Closing the Gap in Student Performance Part 1


Teaching Practice / Wednesday, January 3rd, 2018

No Children Left Behind is the current, national priority in K-12 public education.  And, while there are sub-text strategies and objectives, what it all boils down to is how to close the persistent gap by raising skills of the lowest student performers.  Yet, it seems that the current strategies are doomed to failure as they avoid the real needs of low performers.  Yes, better teachers will always help as will more responsible parents.  And, yes, better materials, more challenging requirements, mentors, after-school assistance, summer school programs, etc. all will help some students.  Nevertheless, if we are really serious about closing the gap in student performance, school officials will need to make dramatic changes in the very construct of the school day – and that does not seem to be ‘on the table’ today.

The real key is to recognize that closing the gap means that low performers will have to accelerate their skills and performance faster than those students who are on grade level.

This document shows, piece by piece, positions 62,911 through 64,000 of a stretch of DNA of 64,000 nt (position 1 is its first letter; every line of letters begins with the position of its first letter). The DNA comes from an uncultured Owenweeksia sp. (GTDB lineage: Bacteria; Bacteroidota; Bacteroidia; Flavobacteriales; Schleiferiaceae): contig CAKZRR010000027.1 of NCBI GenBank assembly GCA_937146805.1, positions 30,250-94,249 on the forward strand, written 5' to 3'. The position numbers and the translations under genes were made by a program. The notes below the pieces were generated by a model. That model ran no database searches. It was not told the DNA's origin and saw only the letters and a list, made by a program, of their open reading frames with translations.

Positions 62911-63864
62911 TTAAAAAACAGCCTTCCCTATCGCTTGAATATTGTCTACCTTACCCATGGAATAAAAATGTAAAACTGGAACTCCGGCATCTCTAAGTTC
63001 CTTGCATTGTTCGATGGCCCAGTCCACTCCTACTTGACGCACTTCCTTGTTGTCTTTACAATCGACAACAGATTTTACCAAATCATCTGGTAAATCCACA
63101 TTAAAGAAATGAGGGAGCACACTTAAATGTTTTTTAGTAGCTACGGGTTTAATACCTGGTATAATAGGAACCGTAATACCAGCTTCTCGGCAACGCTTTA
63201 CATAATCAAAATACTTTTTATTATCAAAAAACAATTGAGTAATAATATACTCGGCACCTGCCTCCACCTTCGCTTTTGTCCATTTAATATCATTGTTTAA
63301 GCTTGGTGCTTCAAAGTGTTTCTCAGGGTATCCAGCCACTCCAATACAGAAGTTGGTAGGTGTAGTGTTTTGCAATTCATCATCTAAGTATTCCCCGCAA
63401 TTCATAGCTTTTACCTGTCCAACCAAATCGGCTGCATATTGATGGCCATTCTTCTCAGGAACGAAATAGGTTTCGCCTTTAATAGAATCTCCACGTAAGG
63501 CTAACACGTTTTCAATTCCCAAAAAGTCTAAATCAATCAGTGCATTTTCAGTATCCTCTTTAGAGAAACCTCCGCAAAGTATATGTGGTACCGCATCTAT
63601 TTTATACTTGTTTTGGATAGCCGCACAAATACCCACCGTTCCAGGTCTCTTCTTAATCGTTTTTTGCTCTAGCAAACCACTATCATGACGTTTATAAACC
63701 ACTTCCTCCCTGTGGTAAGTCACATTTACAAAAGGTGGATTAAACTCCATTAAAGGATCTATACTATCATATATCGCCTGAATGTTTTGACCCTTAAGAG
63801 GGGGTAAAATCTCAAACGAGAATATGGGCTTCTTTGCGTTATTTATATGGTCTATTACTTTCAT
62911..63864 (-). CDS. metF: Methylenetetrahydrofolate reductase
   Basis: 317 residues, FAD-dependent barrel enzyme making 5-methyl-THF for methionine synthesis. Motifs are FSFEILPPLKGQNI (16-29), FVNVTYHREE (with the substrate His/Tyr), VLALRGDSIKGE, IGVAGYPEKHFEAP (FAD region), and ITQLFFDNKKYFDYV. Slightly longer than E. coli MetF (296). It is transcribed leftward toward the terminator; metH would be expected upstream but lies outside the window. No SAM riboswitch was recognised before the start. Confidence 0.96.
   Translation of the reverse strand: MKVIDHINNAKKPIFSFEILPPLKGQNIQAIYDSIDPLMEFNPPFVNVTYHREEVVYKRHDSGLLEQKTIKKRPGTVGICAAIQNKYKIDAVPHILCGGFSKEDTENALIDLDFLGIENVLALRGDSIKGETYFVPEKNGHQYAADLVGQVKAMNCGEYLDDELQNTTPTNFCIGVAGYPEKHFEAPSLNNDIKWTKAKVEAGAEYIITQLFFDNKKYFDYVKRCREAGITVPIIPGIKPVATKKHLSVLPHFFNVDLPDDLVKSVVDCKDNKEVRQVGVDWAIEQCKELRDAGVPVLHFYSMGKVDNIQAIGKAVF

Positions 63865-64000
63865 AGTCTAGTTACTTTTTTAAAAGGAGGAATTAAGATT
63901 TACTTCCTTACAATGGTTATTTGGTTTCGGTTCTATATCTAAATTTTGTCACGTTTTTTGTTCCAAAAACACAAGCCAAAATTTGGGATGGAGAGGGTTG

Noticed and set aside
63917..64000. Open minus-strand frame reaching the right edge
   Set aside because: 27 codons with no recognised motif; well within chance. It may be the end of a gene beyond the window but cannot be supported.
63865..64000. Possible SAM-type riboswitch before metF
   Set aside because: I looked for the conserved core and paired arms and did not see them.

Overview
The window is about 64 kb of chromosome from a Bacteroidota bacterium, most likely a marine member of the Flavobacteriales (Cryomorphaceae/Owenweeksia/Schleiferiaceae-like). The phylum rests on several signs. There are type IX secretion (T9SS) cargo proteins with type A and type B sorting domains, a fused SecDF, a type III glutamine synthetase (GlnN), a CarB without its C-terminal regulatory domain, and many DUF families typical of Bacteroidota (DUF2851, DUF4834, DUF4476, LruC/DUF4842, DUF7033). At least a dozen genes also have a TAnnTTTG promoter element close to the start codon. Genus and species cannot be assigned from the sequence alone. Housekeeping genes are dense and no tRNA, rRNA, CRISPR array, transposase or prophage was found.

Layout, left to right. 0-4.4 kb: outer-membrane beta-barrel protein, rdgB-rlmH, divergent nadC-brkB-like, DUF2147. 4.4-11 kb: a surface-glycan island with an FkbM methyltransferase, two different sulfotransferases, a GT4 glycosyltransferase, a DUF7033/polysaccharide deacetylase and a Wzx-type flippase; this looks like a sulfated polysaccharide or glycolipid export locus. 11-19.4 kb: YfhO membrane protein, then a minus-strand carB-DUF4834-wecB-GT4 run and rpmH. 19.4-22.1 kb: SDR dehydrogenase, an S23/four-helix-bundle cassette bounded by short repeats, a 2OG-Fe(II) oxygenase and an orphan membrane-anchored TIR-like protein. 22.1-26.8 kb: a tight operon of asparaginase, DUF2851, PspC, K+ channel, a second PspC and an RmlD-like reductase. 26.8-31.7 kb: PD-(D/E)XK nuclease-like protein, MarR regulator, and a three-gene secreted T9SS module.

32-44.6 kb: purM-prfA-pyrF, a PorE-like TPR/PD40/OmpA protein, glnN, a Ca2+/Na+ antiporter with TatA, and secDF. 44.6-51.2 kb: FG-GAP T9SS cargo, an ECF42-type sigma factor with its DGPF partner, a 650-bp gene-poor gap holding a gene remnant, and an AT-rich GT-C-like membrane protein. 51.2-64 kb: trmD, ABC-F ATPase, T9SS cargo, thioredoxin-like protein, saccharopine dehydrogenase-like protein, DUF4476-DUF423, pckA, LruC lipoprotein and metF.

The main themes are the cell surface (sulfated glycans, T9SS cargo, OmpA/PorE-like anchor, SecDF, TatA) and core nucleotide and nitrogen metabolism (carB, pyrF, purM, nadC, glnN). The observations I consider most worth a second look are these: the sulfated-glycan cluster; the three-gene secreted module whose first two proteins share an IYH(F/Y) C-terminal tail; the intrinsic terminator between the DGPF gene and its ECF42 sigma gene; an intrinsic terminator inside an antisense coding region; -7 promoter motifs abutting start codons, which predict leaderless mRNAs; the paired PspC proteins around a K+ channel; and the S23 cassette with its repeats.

To accomplish that, low performers need to spend more ‘time on task’ than their higher performing peers.  And, that leads us to realize that the school day schedule has to be reconsidered to allow for more time on task.  This is at the heart of the issue even if current decision-makers have not been willing to recognize it.  But, let’s come back to that.

What impedes progress with the current array of strategies?  Summer school is a case in point.  It is mainly used to give failing students another go at mastery at their current grade level.  But, if a student is reading at the third grade level while in the seventh or eighth grade, providing more seventh or eighth grade work makes no sense.  What such a student needs is to start back with fourth grade work and work up to his or her current grade level expectation.

Yes, some will gain promotion after summer school, especially those who missed lots of school for whatever reason but have relevant skills. 

The low performers, however, will continue to suffer.  A weekly mentoring hour sounds good, but will mainly help those needing adult guidance, a friend, or help with socialization.  And, yes, we all wish that every parent had the time, the interest, and the education background to help their own children.  But, these strategies will not have much impact in the short-term and with children who are already way behind.

Finally, a word about ‘better qualified teachers.’  Yes, we do need that.  However, this is a long-term objective made more difficult today by the fact that many of our most skillful teachers are nearing retirement.  And, in the meantime, our students already in the pipeline cannot simply mark time waiting for the better-qualified teacher arrivals!